Giving from the Heart
Martha was always the family "go to". If someone needed help, if something broke, or if there was an "emergency", she was always the one person everyone called. When she was single, she didn't mind it that much. After all, everyone else had families and spouses, while Martha was usually alone.
This became a problem when she started a new relationship. Sure, she had been on dates but it was never really serious. This relationship was different. Martha was in love and saw a future with this man. As they began to spend more time together, her priorities shifted. Family activities went on the back burner. It's not that she didn't love her family, but she needed and wanted to develop a life of her own. She was reluctant to include her new man in the family affairs because she didn't want to hear their take on this relationship. In the past they had always been rather critical, and with good reason. Martha had not always been the best at picking men. She wanted to decide on her own if he was right for her.
At first she felt guilty when she said she was busy and couldn't help. At first, her family was angry. Without even knowing him, they decided he couldn't possibly be good for her. What decent man would try to take her away from her family? Her priorities were all wrong! Family comes first, right?
Martha struggled with her guilt. She wanted to maintain her family relationships, but not at the expense of a romantic relationship. Some how she needed to find a balance.
It wasn't easy. Martha had always been swayed by the demands of others. The deciding factor in many of her decisions had always been what other people wanted. She seemed to respond to the "squeaky wheel". What her heart desired was something she had never given a lot of consideration.
Now was the time for Martha to begin to design her own life based on what she wanted rather than what other people needed. At first, it seemed selfish. Her family even told her she was being selfish and "this relationship" was obviously unhealthy since he seemed to be "isolating" her from the rest of the family. It was at this point that she turned to some of her trusted friends.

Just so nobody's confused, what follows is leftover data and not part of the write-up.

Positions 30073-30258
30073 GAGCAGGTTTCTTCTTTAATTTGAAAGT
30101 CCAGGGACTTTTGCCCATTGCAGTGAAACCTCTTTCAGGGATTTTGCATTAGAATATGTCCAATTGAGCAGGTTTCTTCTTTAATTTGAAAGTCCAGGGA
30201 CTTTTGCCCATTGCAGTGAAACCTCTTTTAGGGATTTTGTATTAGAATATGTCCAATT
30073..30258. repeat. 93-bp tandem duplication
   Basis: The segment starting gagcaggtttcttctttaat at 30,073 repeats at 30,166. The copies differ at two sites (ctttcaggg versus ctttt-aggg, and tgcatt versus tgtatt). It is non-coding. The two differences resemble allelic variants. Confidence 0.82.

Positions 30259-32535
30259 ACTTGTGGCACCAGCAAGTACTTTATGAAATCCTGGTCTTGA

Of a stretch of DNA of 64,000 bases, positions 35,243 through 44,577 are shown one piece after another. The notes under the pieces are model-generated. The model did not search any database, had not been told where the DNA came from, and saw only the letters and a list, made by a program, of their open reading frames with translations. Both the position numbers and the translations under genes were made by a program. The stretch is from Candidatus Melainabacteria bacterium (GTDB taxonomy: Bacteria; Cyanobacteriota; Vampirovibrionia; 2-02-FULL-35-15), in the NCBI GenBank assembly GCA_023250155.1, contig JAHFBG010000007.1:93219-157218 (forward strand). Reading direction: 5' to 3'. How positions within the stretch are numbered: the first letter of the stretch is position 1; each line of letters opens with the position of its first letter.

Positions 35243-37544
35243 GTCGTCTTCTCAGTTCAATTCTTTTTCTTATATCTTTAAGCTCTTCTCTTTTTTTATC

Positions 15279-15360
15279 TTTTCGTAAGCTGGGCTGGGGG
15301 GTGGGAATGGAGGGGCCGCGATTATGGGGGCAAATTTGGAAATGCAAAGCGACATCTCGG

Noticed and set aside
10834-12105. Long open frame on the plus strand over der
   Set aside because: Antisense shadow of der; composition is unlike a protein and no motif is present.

Her friends had been hearing general updates about the status of her relationship and were supportive. They could see Martha was genuinely happy. They were happy for her and encouraged her to take the space she needed. When Martha introduced him to her friends, they really liked him. Still, the family was not supportive.
It took much longer than expected for the family to come around. For Martha, setting boundaries came first. The family backlash came second. The family reorganizing came third. This meant they had to find other solutions to their problems besides Martha. As the family reorganized and found other solutions to their problems, they began to realize how much Martha actually did and how unreasonable their requests were. When Martha did jump into help, they appreciated her efforts and let her know how much they appreciated what she did. Martha did not help because of her families need, but rather out of her own desire. This felt much better to her. In the past, she felt the imbalance, which always left a bitter after taste. Now, the exchange felt sweet. They appreciated her and she felt happy she could help.
Now that the family dynamics were in balance, she decided it was time to begin to introduce her new man to the family. She started with one of her sisters, the one she felt closest to and the one she thought would be most support. It went well. Martha slowly proceeded in this one-on-one fashion. As her family began to hear stories of George, they were generally positive. They recognized Martha was happy and looked forward to meeting George. She didn't give in to the pressure of their requests to meet him. Instead, she chose to introduce him to those she felt were likely to be accepting. As George's acceptance grew among her friends and family, she was less impacted by those who were critical. After all, they tended to be critical and probably always would be, no matter who she was dating.
This was the balance she needed to move forward in her relationship with George. It was also the balance she needed in all her relationships. Giving now came from the heart, rather than from the burden of obligation or duty.